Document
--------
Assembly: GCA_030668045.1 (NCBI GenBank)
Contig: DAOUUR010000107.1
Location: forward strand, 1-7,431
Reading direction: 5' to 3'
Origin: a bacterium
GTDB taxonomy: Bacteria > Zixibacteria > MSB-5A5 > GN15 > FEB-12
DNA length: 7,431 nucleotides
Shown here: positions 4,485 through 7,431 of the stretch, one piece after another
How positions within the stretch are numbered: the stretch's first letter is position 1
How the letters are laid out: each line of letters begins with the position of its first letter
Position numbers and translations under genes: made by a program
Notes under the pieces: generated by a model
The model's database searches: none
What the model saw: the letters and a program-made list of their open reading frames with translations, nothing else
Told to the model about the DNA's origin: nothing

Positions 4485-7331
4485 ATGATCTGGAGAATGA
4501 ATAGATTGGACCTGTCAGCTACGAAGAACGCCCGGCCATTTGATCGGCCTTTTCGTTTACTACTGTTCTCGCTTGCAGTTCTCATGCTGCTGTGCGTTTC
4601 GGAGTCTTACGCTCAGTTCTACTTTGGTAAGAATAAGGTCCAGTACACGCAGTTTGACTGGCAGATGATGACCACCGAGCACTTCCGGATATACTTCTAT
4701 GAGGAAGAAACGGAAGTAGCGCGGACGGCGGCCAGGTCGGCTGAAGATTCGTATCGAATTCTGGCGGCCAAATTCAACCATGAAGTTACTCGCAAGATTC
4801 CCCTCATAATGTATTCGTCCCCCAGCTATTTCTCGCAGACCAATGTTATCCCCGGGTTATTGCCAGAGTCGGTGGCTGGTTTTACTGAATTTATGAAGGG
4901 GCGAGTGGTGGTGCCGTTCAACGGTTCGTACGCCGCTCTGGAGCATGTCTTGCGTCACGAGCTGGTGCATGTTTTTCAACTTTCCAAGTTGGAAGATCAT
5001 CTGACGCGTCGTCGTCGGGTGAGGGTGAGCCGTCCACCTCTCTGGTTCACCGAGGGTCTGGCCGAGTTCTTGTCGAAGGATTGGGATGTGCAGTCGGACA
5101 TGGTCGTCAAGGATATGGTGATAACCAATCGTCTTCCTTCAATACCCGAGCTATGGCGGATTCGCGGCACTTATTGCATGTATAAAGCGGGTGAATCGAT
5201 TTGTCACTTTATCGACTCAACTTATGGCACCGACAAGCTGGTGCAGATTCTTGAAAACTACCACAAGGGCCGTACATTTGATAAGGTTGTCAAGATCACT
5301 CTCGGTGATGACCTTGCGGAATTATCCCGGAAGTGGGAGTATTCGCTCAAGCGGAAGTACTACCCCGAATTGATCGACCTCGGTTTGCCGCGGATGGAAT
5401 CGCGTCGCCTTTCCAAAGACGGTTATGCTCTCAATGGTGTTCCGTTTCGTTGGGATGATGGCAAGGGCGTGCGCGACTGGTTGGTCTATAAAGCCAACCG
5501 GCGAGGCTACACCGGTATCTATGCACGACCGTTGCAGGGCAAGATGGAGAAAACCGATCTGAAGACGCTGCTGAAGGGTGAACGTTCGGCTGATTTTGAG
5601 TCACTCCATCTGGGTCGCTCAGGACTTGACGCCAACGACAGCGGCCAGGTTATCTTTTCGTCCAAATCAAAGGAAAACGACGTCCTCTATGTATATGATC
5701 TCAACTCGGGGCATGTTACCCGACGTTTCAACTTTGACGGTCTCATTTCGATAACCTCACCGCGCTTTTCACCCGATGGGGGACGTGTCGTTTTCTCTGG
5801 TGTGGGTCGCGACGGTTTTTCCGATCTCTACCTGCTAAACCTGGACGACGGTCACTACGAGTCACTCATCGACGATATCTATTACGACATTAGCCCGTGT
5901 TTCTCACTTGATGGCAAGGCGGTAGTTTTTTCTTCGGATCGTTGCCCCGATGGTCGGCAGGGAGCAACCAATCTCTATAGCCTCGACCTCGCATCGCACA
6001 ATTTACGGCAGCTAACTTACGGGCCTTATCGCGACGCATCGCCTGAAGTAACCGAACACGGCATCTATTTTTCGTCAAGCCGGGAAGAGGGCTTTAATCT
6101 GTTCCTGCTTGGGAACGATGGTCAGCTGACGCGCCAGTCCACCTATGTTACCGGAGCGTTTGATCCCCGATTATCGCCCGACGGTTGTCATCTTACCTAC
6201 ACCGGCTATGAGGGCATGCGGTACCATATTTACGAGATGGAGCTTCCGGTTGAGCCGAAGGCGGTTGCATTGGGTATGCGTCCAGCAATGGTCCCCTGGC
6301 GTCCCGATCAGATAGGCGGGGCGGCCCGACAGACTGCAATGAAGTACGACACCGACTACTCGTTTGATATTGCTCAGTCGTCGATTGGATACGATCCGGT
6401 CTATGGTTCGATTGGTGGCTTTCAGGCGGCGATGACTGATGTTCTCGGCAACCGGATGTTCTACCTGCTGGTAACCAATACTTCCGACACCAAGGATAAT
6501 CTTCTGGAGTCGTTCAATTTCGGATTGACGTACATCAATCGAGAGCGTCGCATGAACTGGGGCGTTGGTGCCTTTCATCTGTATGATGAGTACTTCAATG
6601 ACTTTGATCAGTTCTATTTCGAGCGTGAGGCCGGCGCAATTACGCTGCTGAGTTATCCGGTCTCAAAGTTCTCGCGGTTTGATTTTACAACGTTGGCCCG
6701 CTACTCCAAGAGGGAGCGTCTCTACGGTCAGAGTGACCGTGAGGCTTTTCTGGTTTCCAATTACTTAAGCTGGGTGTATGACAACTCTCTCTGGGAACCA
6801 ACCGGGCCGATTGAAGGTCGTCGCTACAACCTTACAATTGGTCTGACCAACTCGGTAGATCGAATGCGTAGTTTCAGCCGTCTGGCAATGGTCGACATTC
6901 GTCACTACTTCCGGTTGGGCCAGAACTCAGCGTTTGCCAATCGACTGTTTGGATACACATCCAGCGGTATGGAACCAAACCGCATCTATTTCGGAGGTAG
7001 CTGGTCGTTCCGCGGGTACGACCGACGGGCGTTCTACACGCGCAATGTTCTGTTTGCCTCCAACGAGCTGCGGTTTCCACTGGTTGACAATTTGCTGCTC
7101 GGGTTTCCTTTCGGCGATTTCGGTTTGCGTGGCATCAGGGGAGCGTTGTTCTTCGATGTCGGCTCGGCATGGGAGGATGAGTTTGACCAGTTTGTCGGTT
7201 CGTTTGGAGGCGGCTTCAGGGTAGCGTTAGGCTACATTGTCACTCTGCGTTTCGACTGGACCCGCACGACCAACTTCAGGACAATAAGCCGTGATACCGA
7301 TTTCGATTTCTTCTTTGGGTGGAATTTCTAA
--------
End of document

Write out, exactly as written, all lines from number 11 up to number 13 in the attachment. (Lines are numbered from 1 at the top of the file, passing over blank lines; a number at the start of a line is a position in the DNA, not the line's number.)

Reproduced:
Position numbers and translations under genes: made by a program
Notes under the pieces: generated by a model
The model's database searches: none